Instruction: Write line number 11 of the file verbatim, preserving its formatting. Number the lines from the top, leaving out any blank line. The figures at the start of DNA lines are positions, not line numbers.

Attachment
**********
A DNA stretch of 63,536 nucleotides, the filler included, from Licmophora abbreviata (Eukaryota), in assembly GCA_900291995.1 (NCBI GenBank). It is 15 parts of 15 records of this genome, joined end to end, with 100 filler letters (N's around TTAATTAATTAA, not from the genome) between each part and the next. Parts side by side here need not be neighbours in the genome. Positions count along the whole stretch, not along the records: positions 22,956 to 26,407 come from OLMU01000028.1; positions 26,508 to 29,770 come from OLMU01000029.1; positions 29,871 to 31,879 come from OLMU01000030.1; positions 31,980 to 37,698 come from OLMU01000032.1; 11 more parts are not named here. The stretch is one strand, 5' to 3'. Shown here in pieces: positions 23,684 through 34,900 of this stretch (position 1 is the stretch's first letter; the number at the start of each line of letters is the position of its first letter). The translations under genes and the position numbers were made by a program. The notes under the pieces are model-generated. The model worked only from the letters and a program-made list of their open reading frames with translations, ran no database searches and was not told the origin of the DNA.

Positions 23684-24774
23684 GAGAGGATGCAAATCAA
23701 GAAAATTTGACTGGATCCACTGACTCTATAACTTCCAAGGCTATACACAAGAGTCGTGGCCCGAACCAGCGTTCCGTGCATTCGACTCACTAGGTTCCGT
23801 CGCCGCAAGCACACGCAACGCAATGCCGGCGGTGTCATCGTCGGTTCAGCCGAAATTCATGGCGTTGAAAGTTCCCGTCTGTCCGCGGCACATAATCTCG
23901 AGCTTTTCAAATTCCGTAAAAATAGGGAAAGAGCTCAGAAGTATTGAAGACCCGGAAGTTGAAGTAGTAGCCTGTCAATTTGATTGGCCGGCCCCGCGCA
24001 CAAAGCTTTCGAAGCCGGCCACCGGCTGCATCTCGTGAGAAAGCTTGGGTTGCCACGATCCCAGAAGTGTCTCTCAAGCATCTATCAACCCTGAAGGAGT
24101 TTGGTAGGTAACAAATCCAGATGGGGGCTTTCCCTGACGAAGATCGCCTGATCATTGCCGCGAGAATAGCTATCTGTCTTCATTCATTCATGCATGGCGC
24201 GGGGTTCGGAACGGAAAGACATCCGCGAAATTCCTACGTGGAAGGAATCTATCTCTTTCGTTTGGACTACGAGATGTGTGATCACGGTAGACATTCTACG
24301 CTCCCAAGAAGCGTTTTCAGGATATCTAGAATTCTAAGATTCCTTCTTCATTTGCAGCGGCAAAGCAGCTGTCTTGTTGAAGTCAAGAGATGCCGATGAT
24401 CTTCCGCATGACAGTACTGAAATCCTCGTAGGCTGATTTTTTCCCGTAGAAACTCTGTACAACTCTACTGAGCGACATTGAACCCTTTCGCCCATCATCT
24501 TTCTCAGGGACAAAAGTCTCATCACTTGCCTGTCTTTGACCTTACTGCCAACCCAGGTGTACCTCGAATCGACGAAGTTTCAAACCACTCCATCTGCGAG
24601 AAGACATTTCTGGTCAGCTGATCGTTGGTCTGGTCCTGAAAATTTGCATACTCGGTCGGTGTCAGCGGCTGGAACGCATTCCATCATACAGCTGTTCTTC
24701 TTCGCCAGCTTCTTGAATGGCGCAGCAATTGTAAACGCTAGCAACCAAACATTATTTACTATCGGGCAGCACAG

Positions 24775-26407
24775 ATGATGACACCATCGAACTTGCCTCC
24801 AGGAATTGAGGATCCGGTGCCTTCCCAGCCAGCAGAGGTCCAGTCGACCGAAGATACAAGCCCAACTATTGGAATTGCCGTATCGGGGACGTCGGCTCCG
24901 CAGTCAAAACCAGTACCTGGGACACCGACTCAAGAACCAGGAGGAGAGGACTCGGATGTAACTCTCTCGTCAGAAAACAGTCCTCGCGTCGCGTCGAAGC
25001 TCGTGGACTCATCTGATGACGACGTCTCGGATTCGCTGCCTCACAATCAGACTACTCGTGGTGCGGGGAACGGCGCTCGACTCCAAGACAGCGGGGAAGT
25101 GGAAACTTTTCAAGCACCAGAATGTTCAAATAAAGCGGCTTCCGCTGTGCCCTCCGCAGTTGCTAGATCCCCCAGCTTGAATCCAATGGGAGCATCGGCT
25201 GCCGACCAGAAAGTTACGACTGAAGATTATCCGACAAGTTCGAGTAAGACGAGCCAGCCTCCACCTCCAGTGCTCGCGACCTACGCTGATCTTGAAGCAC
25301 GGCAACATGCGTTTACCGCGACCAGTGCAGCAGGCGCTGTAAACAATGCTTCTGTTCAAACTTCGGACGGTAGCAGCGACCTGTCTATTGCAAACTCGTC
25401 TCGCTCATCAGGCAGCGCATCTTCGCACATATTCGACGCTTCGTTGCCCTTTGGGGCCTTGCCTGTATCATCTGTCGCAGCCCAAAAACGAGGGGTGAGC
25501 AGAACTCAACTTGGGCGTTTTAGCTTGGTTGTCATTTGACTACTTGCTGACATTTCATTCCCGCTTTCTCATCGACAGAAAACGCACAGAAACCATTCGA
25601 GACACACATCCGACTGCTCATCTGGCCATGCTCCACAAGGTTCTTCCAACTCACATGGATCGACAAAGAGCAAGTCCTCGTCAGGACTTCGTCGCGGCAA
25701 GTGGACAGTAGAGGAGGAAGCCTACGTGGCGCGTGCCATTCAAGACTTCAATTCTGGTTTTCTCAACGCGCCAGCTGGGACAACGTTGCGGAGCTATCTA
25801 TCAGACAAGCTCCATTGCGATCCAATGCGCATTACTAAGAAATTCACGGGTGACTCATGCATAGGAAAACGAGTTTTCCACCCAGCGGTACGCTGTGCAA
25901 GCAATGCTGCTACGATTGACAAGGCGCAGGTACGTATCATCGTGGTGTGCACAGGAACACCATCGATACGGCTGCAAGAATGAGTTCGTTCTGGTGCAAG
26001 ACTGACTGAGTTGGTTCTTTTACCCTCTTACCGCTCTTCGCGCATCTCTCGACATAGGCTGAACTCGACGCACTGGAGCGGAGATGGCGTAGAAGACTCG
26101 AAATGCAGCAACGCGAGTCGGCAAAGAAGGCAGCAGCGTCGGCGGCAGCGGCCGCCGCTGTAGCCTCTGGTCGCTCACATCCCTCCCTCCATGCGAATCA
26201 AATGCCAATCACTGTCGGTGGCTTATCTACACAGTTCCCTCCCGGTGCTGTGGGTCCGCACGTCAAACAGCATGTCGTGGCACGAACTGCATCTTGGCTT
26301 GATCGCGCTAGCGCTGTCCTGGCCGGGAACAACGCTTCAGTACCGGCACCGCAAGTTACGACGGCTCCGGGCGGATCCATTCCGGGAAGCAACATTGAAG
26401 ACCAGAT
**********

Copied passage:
24401 CTTCCGCATGACAGTACTGAAATCCTCGTAGGCTGATTTTTTCCCGTAGAAACTCTGTACAACTCTACTGAGCGACATTGAACCCTTTCGCCCATCATCT